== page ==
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Incompressible flow in a funnel

  1. Apr 4, 2014 #1
    I am having a few issues reconciling Bernoulli's principle and the continuity equation for an incompressible flow in a horizontal funnel where there is significant difference in the area from the start to the end. More specifically, I want to work out exactly what the fluid is doing once it reaches the narrowest point.

    Opening of funnel: radius 10m, fluid flow at 1m/s
    Narrowest point: radius 1m, fluid flow x
    Fluid density is 1000kg/m3, fluid pressure ~200kPa and there is constant fluid flow into the funnel.

    If I use A1V1 = A2V2, I get a flow x of 100m/s

    However, if I use Bernoulli's principle of v2/2 + p/ρ = constant, and substitute in the values from the previous equation, I wind up with a really negative pressure.

    Now, I understand that the fluid would begin to spin in the funnel - so my guess is that 100m/s is not horizontal flow but incorporates the distance traveled while spinning. Furthermore, I would guess that the pressure cannot drop below 0. As such, I am arriving at an answer that the fluid would flow horizontally at ~20m/s, at close to 0 pressure, with any one fluid molecule that is located toward the edge of the funnel travelling at a speed of 100m/s.

    Helping me understand this all would be fantastic; but if not, the specific thing I am looking for is exactly what is happening to the fluid at the narrow point of funnel e.g. horizontal speed, rotational speed, velocity of the fluid at the edge of the funnel, fluid pressure.

    Thanks for any help you can provide.
     
  2. jcsd
  3. Apr 4, 2014 #2
    You left out the gravitational term from the Bernoulli equation. You don't know the height of the liquid level, but you do know that the pressure on the bottom is zero, assuming that the 200 kPa is gage pressure.

    Chet
     
  4. Apr 4, 2014 #3
    Thanks for helping out, but does gravity matter if I am talking about a horizontal funnel where the center of the narrow end is at the same height as the center of the wide end? For the elevation point would be 0, meaning that the gravity term cancels out.
     
  5. Apr 4, 2014 #4
    I don't know, but isn't a funnel usually oriented vertically. Anyway, that's how I interpreted the problem.

    Chet
     
  6. Apr 4, 2014 #5

    SteamKing

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    What if the OP isn't talking about a funnel, with all that funnel baggage, but a horizontal, converging pipe or duct?
     
  7. Apr 4, 2014 #6
    You would be right, my apologies for the misuse of the terminology. I honestly did not think that turning a funnel horizontal would change its name. I am talking about a converging pipe or duct with a 10m radius at the wide opening down to a 1m at the narrowest point.

    For the purpose of the hypothetical, the duct is immersed entirely within a large body of this moving fluid and the narrowest part of the pipe leads to another dimension - so we do not have to worry about the effects of the faster fluid inside the pipe slowing down when returning to the main body of fluid.
     
  8. Apr 5, 2014 #7
    If the funnel has a circular cross section then the area would be ##\pi*100 m^2## at the inlet and the flow would be ##\pi*100 m/s## at the outlet. To avoid complicating things I will assume a square cross section with sides of 10m and 1m at the inlet and outlet respectively and stick with your figures.
    At the inlet we have v2/2 + p/ρ = constant = 200.5 and at the outlet the principle predicts the pressure is (200.5-10000/2)*1000 = -4800 kPa approx. Yep, that's negative.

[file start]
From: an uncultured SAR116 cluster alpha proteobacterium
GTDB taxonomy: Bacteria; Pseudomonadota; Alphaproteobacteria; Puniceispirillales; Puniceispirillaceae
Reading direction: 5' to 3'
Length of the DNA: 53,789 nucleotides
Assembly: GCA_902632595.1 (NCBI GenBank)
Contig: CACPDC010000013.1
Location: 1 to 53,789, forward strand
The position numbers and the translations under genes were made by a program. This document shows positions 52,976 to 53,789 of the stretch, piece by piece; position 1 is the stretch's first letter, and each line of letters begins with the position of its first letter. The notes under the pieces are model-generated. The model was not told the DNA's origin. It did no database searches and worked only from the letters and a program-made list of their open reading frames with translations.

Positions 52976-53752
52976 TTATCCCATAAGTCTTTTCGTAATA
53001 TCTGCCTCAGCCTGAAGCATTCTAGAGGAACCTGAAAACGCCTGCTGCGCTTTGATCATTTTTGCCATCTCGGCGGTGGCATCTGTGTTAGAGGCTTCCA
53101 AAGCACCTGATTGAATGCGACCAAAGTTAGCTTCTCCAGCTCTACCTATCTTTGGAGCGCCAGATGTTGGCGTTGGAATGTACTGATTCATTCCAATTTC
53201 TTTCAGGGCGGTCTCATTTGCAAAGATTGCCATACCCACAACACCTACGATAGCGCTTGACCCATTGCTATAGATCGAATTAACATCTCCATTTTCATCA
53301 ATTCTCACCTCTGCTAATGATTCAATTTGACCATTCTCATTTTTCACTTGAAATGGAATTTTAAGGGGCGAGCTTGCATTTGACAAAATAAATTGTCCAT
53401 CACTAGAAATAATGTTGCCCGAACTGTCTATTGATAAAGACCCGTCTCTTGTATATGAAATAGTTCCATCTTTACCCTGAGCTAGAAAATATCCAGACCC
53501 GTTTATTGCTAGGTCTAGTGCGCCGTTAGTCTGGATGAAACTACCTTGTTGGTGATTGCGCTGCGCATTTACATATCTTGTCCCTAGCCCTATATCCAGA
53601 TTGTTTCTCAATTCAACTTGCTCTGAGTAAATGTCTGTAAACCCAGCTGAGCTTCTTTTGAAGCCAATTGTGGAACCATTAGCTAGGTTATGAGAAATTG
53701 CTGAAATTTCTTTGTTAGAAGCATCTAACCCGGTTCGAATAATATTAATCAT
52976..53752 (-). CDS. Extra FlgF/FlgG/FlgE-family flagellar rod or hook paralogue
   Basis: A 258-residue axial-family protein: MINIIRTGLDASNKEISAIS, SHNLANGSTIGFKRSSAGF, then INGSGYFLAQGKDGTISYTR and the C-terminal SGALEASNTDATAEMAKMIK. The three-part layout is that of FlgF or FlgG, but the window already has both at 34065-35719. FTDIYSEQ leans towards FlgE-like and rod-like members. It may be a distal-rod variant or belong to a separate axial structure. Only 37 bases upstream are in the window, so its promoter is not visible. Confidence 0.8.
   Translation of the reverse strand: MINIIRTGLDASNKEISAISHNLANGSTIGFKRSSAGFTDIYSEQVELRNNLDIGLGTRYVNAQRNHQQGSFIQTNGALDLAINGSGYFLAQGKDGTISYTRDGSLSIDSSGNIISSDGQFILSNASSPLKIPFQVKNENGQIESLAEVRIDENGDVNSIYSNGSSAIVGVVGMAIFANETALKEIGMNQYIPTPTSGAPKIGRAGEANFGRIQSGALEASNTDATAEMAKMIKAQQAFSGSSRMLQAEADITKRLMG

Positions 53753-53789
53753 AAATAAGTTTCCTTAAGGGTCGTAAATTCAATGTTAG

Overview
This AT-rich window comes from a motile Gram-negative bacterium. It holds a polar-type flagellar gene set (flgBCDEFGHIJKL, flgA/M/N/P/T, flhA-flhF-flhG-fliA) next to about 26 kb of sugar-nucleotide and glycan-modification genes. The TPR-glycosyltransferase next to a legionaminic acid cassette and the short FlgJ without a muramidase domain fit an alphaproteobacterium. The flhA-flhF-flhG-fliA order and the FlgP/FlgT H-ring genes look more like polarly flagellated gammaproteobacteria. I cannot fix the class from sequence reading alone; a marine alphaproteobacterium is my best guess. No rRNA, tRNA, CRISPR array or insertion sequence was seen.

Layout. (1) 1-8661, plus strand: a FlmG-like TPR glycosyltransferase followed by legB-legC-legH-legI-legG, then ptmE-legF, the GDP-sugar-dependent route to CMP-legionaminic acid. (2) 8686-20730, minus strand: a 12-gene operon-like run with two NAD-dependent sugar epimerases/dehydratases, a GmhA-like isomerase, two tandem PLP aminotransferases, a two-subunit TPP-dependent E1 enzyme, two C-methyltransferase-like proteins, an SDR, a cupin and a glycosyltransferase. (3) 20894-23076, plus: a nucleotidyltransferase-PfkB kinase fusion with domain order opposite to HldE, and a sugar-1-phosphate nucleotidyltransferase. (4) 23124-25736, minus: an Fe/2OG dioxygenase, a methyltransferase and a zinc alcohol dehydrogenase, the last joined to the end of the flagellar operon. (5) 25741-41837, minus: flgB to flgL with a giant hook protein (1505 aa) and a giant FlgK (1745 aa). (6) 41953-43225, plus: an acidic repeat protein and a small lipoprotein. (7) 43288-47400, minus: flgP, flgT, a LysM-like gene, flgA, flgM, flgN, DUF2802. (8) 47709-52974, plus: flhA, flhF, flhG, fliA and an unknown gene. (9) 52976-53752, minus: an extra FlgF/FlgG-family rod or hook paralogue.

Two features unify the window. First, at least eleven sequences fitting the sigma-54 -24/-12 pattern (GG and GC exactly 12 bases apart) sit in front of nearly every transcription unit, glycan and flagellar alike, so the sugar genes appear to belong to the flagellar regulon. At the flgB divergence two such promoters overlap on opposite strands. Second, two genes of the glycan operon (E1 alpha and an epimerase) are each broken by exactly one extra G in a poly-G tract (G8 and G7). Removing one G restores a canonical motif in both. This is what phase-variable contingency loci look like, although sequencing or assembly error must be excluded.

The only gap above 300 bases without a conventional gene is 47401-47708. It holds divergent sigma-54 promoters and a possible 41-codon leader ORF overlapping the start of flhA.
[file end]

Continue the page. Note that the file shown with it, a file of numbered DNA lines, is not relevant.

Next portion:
You are correct that the pressure cannot drop below zero, but assuming a spinning flow in the nozzle does not solve the problem. At the inlet of the funnel there is 100,000 kgs of water entering every second, and so 100,000 kgs of water has to leave the nozzle every second (conservation of mass) so the exit velocity has to be 100 m/s horizontally. (I think conservation of momentum also demands this). A horizontal flow of only 20 m/s would only allow 20,000 kgs of water to leave the nozzle every second and any spinning motion does not change this fact. I think Bernoulli's equation beaks down here and what actually happens is that viscous forces restrict the flow (and presumably accelerating the water in the nozzle to 100 m/s causes a back pressure) so that it becomes impossible to force water into the funnel mouth at a rate of 100,000 kgs a second without increasing the inlet pressure significantly. (Note that increasing the pressure significantly at the inlet raises the value of the 'constant' so that the pressure at the outlet is no longer negative). Basically, such a narrow nozzle become a throttled valve or tap. Shutting a tap restricts the flow and reduces the total flow through the system.

    <EDIT> Actually, if we assume the outlet pressure is zero we can write this equality:

    ##v_{out}^2 +0 = v_{in}^2 + 200##

    Since ##v_{in} = v_{out}/100## we can also write:

    ##v_{out}^2 = (v_{out}/100)^2 + 200##

    ##v_{out} \approx 20 m/s## and ##v_{in} \approx 0.2 m/s## and this gives an indication of how the flow is restricted. However it should be noted that Bernoulli's equation is only valid when viscous forces are insignificant and it's not clear that is the case here.
     
    Last edited: Apr 5, 2014
  9. Apr 5, 2014 #8
    Yes, I agree with yuiop. If you are going to maintain that throughput rate with zero pressure at the outlet, then you are going to have to increase the inlet pressure. If we knew more about the details of the convergent geometry (such as the length of the converging section), we could probably make some additional approximations, and possibly include the effects of turbulence. But, we don't. Yikes!!! A 20 meter diameter pipe is a huge pipe. What would such a pipe be used for, and what kind of pump would handle that kind of flow rate?

    Chet
     
  10. Apr 5, 2014 #9
    Thank you very much for that definately cleared many things up for me. Now I can get to work on calculating the spin rate.